Weather Forecast


Shrine Circus time

Aerial acrobats combine graceful artistry with death-defying physical feats. Submitted Photo

There will soon be the smell of cotton candy and the roar of tigers in the air, as the Shrine Circus is just around the corner.

Thursday, April 11, will be the day kids from around the region will pack the Kent Freeman Sports Arena for three shows — 10 a.m., 12:30 p.m. and 6:30 p.m.

“They’ve added some acts this year,” said Detroit Lakes Shriner Steve Larson. “They’ve got a miniature pony act that promises to be a lot of fun for the kids, a trained dog act, and of course, the Bengal tigers, which everybody always love.”

Some of the new acts are set to replace the beloved elephants, which Larson says this year will not be able to attend the event because of a disease that’s traveling among the herds that have them quarantined for a while.

“But there will be a lot of other really fun acts,” said Larson. “We’ve made provisions at the arena for overhead acts so they can hang from the ceiling, so they’ll have high-wire acts and also some ballerinas.”

The Shriners, who help put on the show as their big fundraiser of the year, will be offering up an expanded concession this year, but Larson says they’re continuing to keep the prices of both the concession items and the tickets low in order to ensure the event remains affordable for the whole family.

“We realize how quickly it can turn into a lot of money for a family, and we want to make sure the kids are always able to come,” said Larson, who adds that the Shriners will once again be sponsoring area fifth graders to one of their daytime shows.

Schools from Detroit Lakes, Frazee, Lake Park-Audubon, Park Rapids, Perham, Mahnomen, Circle of Life, Waubun and New York Mills will be bussing its fifth graders to the show — a tradition that’s been around for years.

Another tradition for the Shriners is to give away bikes to lucky kids in the audience.

“We’ve got 60 bikes this year that have been sponsored by businesses or individuals that we’re going to give away through candy bars,” said Larson, who says the Shriners sell candy bars during intermission, which has kids excitedly opening them up.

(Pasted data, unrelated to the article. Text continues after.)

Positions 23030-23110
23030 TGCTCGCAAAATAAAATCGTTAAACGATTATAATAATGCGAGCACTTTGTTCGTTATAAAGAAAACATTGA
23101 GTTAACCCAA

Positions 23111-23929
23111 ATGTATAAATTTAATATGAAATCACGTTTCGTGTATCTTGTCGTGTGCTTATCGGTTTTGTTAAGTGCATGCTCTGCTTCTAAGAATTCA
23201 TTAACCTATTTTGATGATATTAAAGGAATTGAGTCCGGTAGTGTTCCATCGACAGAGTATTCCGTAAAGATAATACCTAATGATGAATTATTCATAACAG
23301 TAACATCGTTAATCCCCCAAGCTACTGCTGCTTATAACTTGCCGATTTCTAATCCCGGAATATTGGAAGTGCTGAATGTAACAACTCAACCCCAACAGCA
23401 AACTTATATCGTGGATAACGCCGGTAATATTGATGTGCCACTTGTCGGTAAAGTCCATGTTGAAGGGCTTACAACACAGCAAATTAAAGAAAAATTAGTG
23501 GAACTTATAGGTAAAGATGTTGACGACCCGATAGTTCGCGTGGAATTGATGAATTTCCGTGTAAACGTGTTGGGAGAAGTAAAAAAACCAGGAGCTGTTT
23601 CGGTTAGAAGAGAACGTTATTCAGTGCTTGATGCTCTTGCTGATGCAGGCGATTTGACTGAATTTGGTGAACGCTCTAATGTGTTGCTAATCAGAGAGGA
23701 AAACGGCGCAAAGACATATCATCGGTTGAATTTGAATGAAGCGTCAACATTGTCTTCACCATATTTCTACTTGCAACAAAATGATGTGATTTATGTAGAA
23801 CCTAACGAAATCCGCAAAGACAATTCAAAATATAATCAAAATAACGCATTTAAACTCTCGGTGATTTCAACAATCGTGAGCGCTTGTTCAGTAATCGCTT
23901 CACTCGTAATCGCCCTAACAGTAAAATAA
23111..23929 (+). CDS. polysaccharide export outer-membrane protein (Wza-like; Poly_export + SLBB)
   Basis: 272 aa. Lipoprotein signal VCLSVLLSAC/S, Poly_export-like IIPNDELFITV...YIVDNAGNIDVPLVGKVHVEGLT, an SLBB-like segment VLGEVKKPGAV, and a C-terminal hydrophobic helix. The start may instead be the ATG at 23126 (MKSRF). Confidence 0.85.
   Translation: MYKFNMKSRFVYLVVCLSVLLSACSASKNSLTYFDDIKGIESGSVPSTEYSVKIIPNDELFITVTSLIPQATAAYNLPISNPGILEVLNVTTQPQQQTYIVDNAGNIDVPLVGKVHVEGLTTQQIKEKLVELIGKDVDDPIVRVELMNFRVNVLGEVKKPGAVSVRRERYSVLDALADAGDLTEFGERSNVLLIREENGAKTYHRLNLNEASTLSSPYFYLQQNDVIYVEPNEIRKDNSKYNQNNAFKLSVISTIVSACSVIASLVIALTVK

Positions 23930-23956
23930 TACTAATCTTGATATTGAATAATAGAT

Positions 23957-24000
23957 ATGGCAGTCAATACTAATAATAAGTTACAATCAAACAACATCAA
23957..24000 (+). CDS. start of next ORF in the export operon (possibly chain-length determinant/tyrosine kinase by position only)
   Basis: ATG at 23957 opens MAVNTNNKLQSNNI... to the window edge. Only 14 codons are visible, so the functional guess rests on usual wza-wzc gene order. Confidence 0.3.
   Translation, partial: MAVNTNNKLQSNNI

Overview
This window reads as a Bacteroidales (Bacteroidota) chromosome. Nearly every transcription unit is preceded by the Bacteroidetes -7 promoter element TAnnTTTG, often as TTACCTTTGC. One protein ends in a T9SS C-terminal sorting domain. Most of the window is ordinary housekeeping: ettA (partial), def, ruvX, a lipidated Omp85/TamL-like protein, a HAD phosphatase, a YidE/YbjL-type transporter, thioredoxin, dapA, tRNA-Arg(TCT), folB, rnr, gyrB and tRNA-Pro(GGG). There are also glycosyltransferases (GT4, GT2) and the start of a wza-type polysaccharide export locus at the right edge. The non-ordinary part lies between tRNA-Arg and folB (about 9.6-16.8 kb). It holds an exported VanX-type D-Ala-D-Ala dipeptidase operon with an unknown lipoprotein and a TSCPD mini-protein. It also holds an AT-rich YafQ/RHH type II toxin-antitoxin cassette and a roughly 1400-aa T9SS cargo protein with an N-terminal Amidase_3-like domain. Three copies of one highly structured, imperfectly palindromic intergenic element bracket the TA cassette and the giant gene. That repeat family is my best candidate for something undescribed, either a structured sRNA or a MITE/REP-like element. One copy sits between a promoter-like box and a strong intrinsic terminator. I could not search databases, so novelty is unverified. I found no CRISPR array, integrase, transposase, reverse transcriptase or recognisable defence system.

“Inside some of them will be a red label that will say ‘winner,’ so it’s an exciting time because it turns into quite a frenzy on the floor when they come running down for their new bike,” laughed Larson.

“It’s so much fun to see them because they’re so happy and proud, and it makes us feel so good to make their day.”

Another six bikes will be given away through drawings and coloring contests, which the Shriners judge.

In fact, Larson says their small group of 95 Shriners in Detroit Lakes is quite proud of their bike giveaways, as they end up collecting more bikes than some of the much larger units from around the region.

He says he not only hopes that the Shrine Circus brings fun and joy to families, but that it also brings attention to the Shriners’ mission.

“Our mission is to find patients for Shrine Hospitals…to help kids that might have an orthopedic or health problem that we can provide free medical help to,” said Larson.

The Shrine Circus helps make that mission possible.

Tickets for the event can be purchased in advance at Central Market in Detroit Lakes for $5 or at the door for $7.

The doors to the event open an hour early for the evening show, as people are encouraged to show up early. 

“That one is usually very full,” said Larson, who says all three are usually sold out at around 1,300 people each.

“We’re really excited about this year’s show because it will be the same quality of entertainment if not better,” said Larson, “and I know the excitement is building as we get closer because our saying in the Shriners is, ‘It’s all about the kids,’ and it really is.”